TNN | May 2, 2013,
The annual meeting is being held in the India-Expo mart in Greater Noida and several of the delegates from nearly 67 countries are staying in hotels in Noida, Greater Noida and Delhi. The meeting will discuss issues related to the global economy, Asian challenges and development.
The advisory posted on the general information section on the ADB website says Indians are very conservative about dress and advises women to dress modestly, with legs covered.
“Trousers are acceptable, but shorts and short skirts are offensive to many. If you want to keep cool in the Indian sun, cotton clothing is essential along with a comfortable pair of open sandals,” says the advisory.
Clicking on the ‘read more’ section takes one to a website TravelIndia.com, which elaborates on what is acceptable and what should be avoided while travelling in India. Among other subjects, it covers taking pictures, visiting religious places, eating, concept of time, tipping, siesta and common faux pas.
It also has a special section for gay travellers. “While travelling in India you might see a lot of men holding hands. This should not be taken as a sign of their sexual orientation, in all probability they are not gay,” the advisory says.
“Most gays in India are of the closet kind as Indian society does not accept homosexuality. Declaring yourself to be a homosexual is a sure way of being disowned by family and friends.”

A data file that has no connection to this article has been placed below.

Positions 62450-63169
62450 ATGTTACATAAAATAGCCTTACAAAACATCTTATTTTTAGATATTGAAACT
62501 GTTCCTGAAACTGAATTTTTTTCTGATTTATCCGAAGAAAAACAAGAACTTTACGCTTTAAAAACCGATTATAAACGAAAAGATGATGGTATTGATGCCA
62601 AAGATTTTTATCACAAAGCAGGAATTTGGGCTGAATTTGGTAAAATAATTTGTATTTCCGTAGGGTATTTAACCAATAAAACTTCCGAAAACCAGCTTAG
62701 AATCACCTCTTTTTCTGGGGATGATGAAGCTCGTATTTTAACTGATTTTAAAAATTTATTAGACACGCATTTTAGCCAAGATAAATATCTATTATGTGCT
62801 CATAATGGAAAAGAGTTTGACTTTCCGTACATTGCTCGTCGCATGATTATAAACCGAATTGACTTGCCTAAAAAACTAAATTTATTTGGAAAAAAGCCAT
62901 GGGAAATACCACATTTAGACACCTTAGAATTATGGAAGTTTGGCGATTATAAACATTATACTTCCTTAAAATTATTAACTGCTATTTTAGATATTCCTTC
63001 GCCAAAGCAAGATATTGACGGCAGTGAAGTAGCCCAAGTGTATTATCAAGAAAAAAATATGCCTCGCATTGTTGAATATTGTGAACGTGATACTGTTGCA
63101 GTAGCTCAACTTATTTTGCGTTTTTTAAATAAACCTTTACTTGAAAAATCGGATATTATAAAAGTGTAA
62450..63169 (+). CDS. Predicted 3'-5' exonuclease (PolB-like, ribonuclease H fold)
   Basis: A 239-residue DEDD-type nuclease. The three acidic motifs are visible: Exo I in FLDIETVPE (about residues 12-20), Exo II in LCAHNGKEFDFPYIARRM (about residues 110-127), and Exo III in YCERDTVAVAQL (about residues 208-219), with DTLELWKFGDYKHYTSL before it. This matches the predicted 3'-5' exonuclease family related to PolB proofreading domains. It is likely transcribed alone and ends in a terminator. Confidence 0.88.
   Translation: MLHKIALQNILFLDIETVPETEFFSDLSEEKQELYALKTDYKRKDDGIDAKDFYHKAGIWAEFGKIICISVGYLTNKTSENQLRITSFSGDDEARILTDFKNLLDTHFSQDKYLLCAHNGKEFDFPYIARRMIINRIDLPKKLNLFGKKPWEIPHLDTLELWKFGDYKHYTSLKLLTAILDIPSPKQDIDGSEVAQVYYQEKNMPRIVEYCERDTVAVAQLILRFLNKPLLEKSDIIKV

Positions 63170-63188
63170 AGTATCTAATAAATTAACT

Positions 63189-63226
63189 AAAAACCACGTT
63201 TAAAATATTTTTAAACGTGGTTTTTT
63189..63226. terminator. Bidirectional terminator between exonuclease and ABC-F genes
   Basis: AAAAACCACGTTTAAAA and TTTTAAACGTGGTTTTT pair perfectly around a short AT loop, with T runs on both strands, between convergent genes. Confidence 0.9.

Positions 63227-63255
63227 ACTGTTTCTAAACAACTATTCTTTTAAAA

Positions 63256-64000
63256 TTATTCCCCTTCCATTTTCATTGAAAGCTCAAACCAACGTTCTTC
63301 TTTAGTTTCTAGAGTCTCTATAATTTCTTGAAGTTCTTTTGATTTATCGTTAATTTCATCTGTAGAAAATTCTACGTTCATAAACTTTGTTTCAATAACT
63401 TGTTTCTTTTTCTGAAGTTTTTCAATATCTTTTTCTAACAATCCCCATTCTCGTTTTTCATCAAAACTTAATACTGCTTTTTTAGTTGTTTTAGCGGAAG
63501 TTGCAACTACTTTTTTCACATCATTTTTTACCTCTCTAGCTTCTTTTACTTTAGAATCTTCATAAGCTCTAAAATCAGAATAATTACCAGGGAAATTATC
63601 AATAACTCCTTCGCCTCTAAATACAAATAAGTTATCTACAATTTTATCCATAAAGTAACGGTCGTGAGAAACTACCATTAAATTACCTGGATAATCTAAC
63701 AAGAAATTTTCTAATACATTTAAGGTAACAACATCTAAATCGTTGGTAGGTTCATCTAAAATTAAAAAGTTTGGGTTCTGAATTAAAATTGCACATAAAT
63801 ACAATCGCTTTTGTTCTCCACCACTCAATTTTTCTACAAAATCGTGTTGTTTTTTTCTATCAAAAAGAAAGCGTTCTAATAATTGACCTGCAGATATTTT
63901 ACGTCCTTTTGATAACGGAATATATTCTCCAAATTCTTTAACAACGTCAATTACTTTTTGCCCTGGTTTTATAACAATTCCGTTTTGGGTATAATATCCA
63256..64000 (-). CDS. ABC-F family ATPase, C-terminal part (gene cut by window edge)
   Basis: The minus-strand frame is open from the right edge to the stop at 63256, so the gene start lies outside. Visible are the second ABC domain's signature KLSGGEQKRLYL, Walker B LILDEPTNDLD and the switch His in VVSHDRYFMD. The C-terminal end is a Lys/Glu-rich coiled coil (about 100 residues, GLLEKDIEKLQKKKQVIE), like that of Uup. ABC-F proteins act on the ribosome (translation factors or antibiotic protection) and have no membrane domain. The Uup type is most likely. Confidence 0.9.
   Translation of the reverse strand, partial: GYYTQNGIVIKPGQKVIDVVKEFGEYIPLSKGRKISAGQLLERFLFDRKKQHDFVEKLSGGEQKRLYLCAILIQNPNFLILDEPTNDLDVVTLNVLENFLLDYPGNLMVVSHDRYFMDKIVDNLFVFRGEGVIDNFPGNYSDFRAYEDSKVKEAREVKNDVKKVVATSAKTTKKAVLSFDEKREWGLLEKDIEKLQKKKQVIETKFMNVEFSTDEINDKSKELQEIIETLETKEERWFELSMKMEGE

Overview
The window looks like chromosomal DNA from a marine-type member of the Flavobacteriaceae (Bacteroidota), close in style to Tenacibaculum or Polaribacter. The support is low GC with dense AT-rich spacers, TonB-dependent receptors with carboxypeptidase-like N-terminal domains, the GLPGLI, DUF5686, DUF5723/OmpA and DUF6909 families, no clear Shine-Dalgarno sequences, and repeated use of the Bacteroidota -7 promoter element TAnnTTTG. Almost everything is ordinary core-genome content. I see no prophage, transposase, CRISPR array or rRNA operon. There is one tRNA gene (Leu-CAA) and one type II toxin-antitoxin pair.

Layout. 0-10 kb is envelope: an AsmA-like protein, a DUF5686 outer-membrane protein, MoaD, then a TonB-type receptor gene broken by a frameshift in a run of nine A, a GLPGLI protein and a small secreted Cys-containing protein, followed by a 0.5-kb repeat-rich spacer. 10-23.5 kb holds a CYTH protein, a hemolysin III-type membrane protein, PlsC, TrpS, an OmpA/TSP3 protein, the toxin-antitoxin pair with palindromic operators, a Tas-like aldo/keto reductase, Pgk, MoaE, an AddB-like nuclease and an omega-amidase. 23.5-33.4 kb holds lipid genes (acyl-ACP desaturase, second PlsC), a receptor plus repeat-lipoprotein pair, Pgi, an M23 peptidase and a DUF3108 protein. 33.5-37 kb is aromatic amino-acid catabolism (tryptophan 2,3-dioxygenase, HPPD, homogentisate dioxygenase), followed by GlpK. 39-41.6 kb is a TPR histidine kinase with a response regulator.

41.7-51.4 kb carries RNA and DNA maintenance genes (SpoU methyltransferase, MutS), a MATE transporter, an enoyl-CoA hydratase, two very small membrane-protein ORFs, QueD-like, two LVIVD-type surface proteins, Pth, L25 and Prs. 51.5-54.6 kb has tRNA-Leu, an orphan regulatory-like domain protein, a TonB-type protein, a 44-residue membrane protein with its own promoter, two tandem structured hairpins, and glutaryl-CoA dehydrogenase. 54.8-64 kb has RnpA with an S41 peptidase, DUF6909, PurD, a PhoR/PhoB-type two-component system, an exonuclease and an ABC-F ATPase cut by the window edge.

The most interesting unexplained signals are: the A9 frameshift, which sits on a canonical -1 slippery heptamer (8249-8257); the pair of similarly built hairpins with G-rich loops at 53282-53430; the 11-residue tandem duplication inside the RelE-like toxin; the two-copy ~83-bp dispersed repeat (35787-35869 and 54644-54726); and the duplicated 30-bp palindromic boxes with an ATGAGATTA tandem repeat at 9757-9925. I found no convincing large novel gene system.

It goes on to say that in big cities and amongst the higher strata of the society, homosexuality is not considered abnormal behaviour any more but cautions about showing affection in public.
“You would be better off avoiding public displays of affection such as cuddling and kissing each other in public (not just for gays). Homosexual relations between men are illegal in India and the penalty according to the Indian Penal Code is seven years rigorous imprisonment. However, had this law been enforced strictly, the Indian prisons would have been overflowing by now,” the website says.
In the section titled: “Common Faux Pas”, it says that kissing and embracing are regarded in India as part of sex and asks travellers to not engage in these activities. “It is not even a good idea for couples to hold hands,” it says.
The advisory on eating says that when eating or drinking, your lips should not touch other people’s food – “jutha or sullied food is strictly taboo.”
“Don’t, for example, take a bite out of a chapati and pass it on. When drinking out of a cup or bottle to be shared with others, don’t let it touch your lips, but rather pour it directly into your mouth. This custom also protects you from things like hepatitis. It is customary to wash your hands before and after eating,” the advisory says.